Updated: Sep 27, 2020
Lisa, my Hawaiian friend, introduced me to the concept of makawalu. Literally in the Hawaiian language maka means eyes, and walu is eight, and it has the connotation of an abundance of perspectives.
"If you begin to use a tool, think of eight ways you might be able to use it.
If you plot a garden, think of eight sections that will rotate your earth in season.
If you consider a friendship, think of eight ways you will be able to share it.
If you write a song, think of eight voices who will help you sing it."
I found it so intriguing that while we look at the digits on our hands and use base 10 as a number system, the Hawaiians looked at the 8 spaces between our fingers. The empty places can hold 8 fish tails or 8 taro leaves. For them, 8 is the number of completeness.
In addition to a multitude of perspectives makawalu implies infinite resources, and abundance rather than scarcity. Maintaining an abundance mindset is so important for an artist, and never more so than now. Using your creativity expands it rather than diminishes it. Sharing what you have gives back to you in unexpected ways.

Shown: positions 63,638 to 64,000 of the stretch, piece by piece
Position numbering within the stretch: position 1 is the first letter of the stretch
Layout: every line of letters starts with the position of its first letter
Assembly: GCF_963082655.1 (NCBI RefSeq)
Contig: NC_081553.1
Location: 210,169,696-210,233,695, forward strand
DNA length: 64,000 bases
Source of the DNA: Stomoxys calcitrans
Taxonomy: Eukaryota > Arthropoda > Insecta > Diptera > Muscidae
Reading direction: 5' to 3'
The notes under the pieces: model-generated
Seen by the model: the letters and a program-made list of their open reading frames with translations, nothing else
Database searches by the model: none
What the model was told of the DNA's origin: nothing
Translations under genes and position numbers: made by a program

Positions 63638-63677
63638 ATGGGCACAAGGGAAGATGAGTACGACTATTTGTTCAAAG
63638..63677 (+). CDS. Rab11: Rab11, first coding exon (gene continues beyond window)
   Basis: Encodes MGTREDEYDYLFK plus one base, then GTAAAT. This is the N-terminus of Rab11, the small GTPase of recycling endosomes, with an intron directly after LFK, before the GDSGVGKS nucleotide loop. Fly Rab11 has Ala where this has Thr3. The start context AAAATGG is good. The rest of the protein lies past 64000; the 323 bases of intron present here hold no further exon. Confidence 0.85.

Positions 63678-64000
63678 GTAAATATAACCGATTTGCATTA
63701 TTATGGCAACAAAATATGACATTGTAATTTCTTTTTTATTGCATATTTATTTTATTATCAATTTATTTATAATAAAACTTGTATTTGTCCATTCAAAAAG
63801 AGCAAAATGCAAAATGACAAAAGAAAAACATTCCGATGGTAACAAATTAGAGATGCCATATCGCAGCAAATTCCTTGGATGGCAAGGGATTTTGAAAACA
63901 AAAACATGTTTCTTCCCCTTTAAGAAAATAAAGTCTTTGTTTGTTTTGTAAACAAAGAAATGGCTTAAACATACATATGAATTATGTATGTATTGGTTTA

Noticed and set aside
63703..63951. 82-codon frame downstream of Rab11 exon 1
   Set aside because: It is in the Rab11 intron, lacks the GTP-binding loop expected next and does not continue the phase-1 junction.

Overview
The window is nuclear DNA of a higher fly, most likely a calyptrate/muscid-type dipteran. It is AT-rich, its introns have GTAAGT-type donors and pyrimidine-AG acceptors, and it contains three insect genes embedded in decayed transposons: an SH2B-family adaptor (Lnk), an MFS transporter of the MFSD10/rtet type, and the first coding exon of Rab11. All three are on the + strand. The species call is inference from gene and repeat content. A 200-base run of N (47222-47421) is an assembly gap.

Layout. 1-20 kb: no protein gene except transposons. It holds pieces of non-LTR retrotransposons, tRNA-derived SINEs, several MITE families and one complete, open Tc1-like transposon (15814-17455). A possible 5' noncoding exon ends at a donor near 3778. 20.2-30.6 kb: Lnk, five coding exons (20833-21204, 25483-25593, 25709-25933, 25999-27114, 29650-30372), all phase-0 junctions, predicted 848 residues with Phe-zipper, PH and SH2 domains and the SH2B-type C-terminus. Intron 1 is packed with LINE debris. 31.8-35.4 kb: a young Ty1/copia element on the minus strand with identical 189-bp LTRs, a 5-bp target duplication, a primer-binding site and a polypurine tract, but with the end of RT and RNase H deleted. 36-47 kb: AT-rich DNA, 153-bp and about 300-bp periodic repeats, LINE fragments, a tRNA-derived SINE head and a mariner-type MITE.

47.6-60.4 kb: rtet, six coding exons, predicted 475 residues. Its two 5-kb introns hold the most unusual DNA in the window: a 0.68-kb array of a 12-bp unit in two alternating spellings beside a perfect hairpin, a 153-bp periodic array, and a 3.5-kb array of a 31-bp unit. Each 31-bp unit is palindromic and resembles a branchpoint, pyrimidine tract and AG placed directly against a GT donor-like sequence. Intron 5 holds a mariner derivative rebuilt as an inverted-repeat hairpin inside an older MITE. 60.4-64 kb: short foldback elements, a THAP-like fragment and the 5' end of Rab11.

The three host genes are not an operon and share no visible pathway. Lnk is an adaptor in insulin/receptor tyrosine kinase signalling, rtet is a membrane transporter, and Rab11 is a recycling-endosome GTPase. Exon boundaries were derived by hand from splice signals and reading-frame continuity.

I put makawalu into practical use in a proposal I wrote for a gallery show in Maui which will be showing in December of 2020. The challenge was to involve the community in some way. I decided to focus on one of our most critically endangered birds, the Palila. I started with 8 12" x 12" boards for my part of the project which is informed by Lisa's graduate studies on Palila vocalizations. I invited a ceramist, Marlenea Sheffield, graduate poetry fellow, Arah Ko, and the students at Christian Liberty Academy and Haili Christian to work along with me and give their abundance of perspective toward the Palila. Stay tuned to see how each part of this project is developing.